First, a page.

It is quite unnecessary to enlarge on the extreme curiosity of this document. We see the very heart of the reason of Edward's movements. I beg leave to refer to Warkworth's Chronicle on the same period. From the following extract it appears that this MS. (viz. MS. Lambeth, 448) was written at the time of the events recorded. The date is A. D. 1464:—

Thes tythynges hath my Lord of Lyncolne, and the same be come to Staford, and now be al the contre, that on Wednesday, id est, on Seynt Markes day, a felde was takyn betwyne my Lord Mountynghew on Kyng Edwardys party, and the Lord Hungyrford and many odyr on Kyng Herry's party. And ther is slayne the Lord Hungyrford, Sir Raf Percy, Sir Raff Grey, the Duk of Somershed, the Lord Roos takyn, and Taylboos the Erl of Kym and many odyr gentylys and comons slayn on that party. How many be slayn on Kyng Edwardes party is not spoke of as yt." fol. 146, r°.

The concluding sentence is quite satisfactory, and it imparts a very additional value to the relations contained in this most interesting manuscript.

I now pass to the celebrated tournament between the bastard of Burgundy and the Lord Scales, which took place in Smithfield in 1467. Celebrated it was, indeed, and finds a place in the briefest calendarial notitia of Edward's reign. Very curious documents relating to it have been printed from the well known Lansdowne Manuscript, in the Excerpta Historica, by Mr. Black. The MS. Lambeth, 306, has the following curious memorandum relative to this feat of arms on its wooden cover, nearly in pieces with the ravages of worms, and in daily danger of becoming obliterated; let us snatch the curious morceau from the hands of destruction:—

The listes that Anthony Lorde Seales and Anthonye the Bastarde of Burgoyne justyd yn Smythfelde, the tymbre and workemanshippe thereof cost ij'. marke, and was of syx of the thryftiest carpenters of Londone bought and made. The lengthe vj**. taylours yardes and x. foote and iiij**. of brede, and x. foote dowbylle barred. The inner barres were mytche gretter than the utter, and betwixt bothe v. foote. The justes began the Thirsday next after Corpus Christi day, A°. Doi. M'. iiije. lxvij, and in the vij'n. yere of Kynge Edwarde the iiij*. Thomas Howlegrave, Skynner, then beyng mayre of London.

The following document finds a place in an obscure corner of MS. Harl. 3810, and as it is curious and has never been printed, I take the opportunity of introducing it here:-—

By the King.

Trusty and wellbeloved, we greet you well, and doubteth not but it resteth well in your remembraunce of the inward entent and plesure which we have to here and know of your good expedition in executing of our commissions at this time; whereby ye were assigned to enquire of the graunte made unto us at our parliament for to uttre to oure conquest of France; of the which spede yet hither we have no knowledge. And forasmuch as it is one of the things erthly that we most desire to know, we pray you and also charge you that in any wise ye attend about the same, remembering how nygh the day approacheth of youre returne in that behalve. And especiall the tyme that we have limeted through the sufferance of oure Lorde to procede in oure seid conquest, and of oure spede in this behalve we will that ye certifye us fro tyme to tyme as the caas shall requyre. And that ye also yeve feith and credence unto oure servante berere herof in that he shal open unto you on our behalve touchyng the premisses. Yeven undre oure synett at oure manere of Shene the xxx. day of December A°. regni regis Edwardi quarti xijo. 1472d."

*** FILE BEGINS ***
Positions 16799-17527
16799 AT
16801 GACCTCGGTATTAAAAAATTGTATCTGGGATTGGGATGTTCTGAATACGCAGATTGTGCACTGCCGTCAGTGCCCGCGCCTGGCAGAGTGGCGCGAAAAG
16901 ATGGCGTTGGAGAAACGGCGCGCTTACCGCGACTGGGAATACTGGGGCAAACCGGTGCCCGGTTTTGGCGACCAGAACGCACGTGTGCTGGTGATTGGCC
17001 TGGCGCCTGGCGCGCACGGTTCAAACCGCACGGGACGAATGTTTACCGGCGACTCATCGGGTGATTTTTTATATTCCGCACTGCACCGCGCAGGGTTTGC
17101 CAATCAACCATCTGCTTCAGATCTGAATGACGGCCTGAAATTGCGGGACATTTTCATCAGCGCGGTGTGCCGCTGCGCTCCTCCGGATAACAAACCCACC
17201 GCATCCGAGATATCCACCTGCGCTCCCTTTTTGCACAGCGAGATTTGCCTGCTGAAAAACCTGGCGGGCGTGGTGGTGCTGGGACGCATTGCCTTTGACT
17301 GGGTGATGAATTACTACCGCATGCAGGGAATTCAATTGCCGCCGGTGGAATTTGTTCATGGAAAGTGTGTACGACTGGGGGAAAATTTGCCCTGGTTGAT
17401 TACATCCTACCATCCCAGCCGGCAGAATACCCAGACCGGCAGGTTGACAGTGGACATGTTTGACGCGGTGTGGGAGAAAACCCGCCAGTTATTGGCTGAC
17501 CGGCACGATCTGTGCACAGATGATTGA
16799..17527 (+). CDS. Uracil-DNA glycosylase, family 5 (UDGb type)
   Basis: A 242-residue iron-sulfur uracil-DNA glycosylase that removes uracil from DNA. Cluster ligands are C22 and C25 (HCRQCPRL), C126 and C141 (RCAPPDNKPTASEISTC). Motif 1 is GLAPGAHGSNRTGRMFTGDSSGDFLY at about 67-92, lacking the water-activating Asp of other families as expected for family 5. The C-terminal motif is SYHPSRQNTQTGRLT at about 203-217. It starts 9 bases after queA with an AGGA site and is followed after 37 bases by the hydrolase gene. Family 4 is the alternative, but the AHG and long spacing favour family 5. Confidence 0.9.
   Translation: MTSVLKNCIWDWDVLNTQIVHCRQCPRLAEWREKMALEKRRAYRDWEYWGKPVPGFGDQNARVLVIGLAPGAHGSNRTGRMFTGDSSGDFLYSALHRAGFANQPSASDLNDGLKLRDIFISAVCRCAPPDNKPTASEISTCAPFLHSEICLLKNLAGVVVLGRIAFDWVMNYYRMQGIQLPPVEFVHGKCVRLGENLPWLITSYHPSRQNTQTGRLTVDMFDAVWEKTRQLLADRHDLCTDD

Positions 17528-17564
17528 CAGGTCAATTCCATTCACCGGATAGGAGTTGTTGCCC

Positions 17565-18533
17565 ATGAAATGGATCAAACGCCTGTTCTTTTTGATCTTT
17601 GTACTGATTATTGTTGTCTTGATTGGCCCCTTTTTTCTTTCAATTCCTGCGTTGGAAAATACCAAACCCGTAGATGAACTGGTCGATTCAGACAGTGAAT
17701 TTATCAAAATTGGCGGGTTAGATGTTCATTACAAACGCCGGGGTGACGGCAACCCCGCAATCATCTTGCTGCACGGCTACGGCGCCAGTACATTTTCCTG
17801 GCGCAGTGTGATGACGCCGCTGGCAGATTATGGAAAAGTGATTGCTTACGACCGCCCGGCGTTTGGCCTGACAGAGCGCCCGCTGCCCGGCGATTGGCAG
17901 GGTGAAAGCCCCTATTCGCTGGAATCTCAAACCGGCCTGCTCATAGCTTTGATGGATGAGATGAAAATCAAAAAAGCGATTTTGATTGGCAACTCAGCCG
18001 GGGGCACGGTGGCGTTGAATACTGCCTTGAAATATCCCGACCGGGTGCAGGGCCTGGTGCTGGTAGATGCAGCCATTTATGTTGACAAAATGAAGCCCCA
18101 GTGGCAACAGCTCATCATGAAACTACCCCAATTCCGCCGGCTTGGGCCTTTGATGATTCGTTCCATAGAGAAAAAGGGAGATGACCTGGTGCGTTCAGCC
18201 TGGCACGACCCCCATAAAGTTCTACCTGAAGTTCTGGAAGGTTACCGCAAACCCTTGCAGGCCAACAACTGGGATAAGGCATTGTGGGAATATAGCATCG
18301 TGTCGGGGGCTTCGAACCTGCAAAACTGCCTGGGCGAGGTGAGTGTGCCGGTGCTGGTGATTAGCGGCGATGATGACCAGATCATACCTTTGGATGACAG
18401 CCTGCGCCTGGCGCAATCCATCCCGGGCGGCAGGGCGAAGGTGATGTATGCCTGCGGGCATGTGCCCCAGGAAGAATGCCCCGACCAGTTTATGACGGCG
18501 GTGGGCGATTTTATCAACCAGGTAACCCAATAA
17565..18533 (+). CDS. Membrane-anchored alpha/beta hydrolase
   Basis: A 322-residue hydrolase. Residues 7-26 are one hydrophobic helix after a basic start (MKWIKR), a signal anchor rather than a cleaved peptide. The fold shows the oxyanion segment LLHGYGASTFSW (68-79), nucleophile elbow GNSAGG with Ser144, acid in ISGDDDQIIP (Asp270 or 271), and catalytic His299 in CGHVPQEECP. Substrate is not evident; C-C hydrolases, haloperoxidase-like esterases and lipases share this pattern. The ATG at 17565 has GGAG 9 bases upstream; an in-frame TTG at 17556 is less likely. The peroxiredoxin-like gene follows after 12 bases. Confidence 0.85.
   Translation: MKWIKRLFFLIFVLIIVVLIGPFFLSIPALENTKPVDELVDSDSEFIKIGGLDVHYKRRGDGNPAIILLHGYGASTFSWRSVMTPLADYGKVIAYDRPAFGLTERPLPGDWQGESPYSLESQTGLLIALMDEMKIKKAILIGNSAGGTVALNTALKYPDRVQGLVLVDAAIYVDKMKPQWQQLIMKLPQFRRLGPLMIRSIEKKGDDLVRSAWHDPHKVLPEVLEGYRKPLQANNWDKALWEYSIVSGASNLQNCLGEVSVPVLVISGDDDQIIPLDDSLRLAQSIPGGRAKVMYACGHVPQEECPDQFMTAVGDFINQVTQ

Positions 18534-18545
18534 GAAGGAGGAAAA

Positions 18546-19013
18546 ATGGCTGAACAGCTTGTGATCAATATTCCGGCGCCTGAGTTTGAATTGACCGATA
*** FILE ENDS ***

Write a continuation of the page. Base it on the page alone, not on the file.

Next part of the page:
Note d. MS. Harl. 3810. Pars I. fol. ult. re.

This proves what I stated before, and is rather at variance with the commonly received accounts.

I may here observe that I find the Chronicle in the Arundel MS. (College of Arms) No. 5, which I have so frequently quoted, to be a continuation of the Chronicle of Peter de Ickham, and the only complete one that I know to exist. The copy in MS. Cotton. Domitian 111. extends only to the year 1301; the MS. Lambeth. 22, extends to the year 1465, as also the transcript in MS. Harl. 4323; an imperfect copy is also in MS. Digby, 168, though not mentioned in the printed catalogue; but the Arundel MS. is the only perfect one, and well does it preserve printing. The latter portion is undoubtedly the most valuable contemporary history of the period.

The writer of the anonymous chronicle preserved in the library of the College of Arms asserts that about the feast of St. Michael (Sept. 29th) in the year 1464, there appeared in London a Carmelite who professed to be the Messiah, and was greatly supported by the common — I do not find that the name of this impostor is preserved.

Dr. Lingard, in his account of the marriage of Edward's sister with the Duke of Burgundy, says, that when Edward conducted her to the coast, she rode behind the Earl of Warwick through the streets of the metropolis.